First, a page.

Nuclear Medicine/Standards

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This list of standards is meant to provide a uniform look and conformity for this book but is not meant to be inflexible or immutable. Please feel free to make suggestions on the talk page about how you think this book could be improved. This is a work in progress.

  • Do not plagiarize!!! This includes cutting and pasting an abstract. Abstracts are copyrighted material.
  • Keep it simple and easy to read. The fewer details the better.
  • Subpages shall use the "/" directory-style hierarchy, e.g. Nuclear Medicine/Prostate.
    All new pages should be made to use the "/" format.
  • Cite your sources!
    • Use the automatic PMID link to link to articles references in PubMed. Just type the PubMed ID (PMID) like this PMID 11697327 and it will be formatted like this: PMID 11697327. This is recommended because it makes the source code much easier to read than if external links to pubmed were used.
    • In addition to PubMed (, another very helpful search tool is Google Scholar. In particular, it shows (somewhat comprehensively?) other future papers that have cited the "Googled" paper.
  • You are highly encouraged to create your own user account and log in before making any edits. See how to login for information.
  • At the top of each page in the book, attach the template for the Table of Contents header -- type {{:Nuclear Medicine:TOC}}. This allows for easy jumping back to the main page and other important pages (such as RTOG studies).
  • It is great to link to the full text version / PDF of an article, but try to do this only if there is free access for everyone and it doesn't require an institutional subscription.
  • Ordering of articles within a section: it makes logical sense for the studies to be ordered chronologically (earliest studies listed first), since in general, the results of one study influence the results of subsequent studies.
    • An exception is the page listing all RTOG studies, which is in descending order. The reason for that is that it's just more convenient to have the newer studies listed at the top so you don't have to scroll all the way to the bottom to get to the current studies.
  • P-values: don't say p<0.000000001. Just say "S.S." or "SS" for statistically significant. If it's not statistically significant, say "N.S." An exception is if there's a trend toward significance, then you can put the p value. On a similar note, there's no need for confidence intervals.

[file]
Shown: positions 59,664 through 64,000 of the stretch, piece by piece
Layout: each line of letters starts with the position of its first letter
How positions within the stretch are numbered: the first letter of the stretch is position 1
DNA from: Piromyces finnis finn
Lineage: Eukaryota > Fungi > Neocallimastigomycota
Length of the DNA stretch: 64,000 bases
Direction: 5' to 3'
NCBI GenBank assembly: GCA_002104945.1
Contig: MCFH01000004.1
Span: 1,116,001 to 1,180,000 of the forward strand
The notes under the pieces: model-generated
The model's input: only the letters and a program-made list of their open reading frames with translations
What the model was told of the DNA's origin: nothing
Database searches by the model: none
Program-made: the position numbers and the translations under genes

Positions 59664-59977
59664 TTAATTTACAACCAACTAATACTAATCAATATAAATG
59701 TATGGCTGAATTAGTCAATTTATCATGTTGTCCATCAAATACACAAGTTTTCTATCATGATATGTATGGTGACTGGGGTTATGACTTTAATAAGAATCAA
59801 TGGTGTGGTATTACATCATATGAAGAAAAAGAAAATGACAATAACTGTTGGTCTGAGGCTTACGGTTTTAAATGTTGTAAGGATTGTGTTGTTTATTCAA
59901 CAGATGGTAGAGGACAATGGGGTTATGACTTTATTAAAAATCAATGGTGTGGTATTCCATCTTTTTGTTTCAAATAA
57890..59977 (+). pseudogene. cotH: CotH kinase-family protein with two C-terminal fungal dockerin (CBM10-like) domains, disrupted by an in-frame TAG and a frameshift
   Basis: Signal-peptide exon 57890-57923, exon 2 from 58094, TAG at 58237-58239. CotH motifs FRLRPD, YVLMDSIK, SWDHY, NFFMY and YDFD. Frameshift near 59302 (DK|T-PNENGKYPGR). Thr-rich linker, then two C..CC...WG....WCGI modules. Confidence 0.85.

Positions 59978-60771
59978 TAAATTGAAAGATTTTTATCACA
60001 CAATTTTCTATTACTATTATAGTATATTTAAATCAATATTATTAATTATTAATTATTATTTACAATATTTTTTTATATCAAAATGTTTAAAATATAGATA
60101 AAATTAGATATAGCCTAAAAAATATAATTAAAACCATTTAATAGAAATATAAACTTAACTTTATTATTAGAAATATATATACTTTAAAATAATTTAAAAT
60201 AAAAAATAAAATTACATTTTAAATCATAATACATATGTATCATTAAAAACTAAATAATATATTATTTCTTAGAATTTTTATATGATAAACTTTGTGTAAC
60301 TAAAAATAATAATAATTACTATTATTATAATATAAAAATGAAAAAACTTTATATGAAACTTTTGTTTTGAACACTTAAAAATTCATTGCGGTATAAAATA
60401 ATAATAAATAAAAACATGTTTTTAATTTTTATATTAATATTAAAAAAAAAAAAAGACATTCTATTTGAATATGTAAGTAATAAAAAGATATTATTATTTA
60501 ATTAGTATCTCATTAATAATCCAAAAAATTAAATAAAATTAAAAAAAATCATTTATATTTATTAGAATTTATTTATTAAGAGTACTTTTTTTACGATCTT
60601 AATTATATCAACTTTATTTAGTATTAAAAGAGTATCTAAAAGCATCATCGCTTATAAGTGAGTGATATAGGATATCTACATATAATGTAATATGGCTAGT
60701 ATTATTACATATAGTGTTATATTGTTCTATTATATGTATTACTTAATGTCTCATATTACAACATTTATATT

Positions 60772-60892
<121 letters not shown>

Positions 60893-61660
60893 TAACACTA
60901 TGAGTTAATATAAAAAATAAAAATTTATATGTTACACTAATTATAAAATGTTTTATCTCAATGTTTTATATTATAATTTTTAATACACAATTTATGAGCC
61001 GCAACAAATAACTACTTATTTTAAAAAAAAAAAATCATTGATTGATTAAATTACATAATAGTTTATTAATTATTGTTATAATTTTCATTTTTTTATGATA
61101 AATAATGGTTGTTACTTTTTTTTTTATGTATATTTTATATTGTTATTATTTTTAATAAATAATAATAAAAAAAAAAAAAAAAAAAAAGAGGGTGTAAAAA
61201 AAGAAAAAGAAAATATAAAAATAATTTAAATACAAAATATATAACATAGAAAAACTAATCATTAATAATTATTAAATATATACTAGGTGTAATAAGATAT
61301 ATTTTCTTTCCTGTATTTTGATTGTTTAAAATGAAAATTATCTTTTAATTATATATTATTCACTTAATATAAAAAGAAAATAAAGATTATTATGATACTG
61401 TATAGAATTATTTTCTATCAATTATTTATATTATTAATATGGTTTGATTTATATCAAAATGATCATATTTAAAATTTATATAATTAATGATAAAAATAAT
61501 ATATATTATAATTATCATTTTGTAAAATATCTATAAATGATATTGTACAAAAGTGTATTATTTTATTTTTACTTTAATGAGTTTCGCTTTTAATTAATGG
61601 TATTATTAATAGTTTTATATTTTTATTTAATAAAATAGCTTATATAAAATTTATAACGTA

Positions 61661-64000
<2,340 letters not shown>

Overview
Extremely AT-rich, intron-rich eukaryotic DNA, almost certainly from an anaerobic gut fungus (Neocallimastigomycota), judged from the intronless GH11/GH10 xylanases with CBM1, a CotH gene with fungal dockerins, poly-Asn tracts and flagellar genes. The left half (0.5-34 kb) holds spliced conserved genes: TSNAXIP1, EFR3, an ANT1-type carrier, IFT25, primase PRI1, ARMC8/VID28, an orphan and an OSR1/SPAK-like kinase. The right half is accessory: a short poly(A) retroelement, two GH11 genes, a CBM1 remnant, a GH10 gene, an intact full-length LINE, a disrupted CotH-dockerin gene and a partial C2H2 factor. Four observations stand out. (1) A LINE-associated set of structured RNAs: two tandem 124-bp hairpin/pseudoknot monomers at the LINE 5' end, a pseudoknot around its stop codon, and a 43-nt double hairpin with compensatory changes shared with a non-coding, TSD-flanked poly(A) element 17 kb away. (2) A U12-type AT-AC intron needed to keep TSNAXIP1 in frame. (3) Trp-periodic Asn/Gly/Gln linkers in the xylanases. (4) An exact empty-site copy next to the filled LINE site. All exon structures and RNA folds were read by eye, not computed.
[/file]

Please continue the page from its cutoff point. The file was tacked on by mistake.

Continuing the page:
• Here is a link to Help:Editing
  • To start, click the edit this page button on top of the page
  • When done with changes, click the Save Page button underneath
  • In general, there are only a few symbols that are used

Page entry


Try to give the pages a consistent look. If in doubt, look at other pages within the wiki.

As a guide, use the following example:

  • Name of study, Date (Date range of study) - PMID 12345 — "Title of publication." Author's name. Publication citation.


  • INT 0123 / RTOG 94-05, 2002 (1995-99) - PMID 11870157 — "INT 0123 (Radiation Therapy Oncology Group 94-05) phase III trial of combined-modality therapy for esophageal cancer: high-dose versus standard-dose radiation therapy." Minsky BD et al. J Clin Oncol. 2002 Mar 1;20(5):1167-74.

For a study that has several publications stemming from it:

  • Name of study (date range)
    • 10-year update (2000): PMID 12345 — "Title of publication." Author's name. Publication citation.
      • Results
    • 5-year results (1995): PMID 123456 — "Title of publication." Author's name. Publication citation.
      • Results
    • Original publication (1993): PMID 1234567 — "Title of publication." Author's name. Publication citation.
      • Results
    • Etc.

This Nuclear Medicine/Standards page is the Wikibooks:Local manuals of style for the Nuclear Medicine wikibook.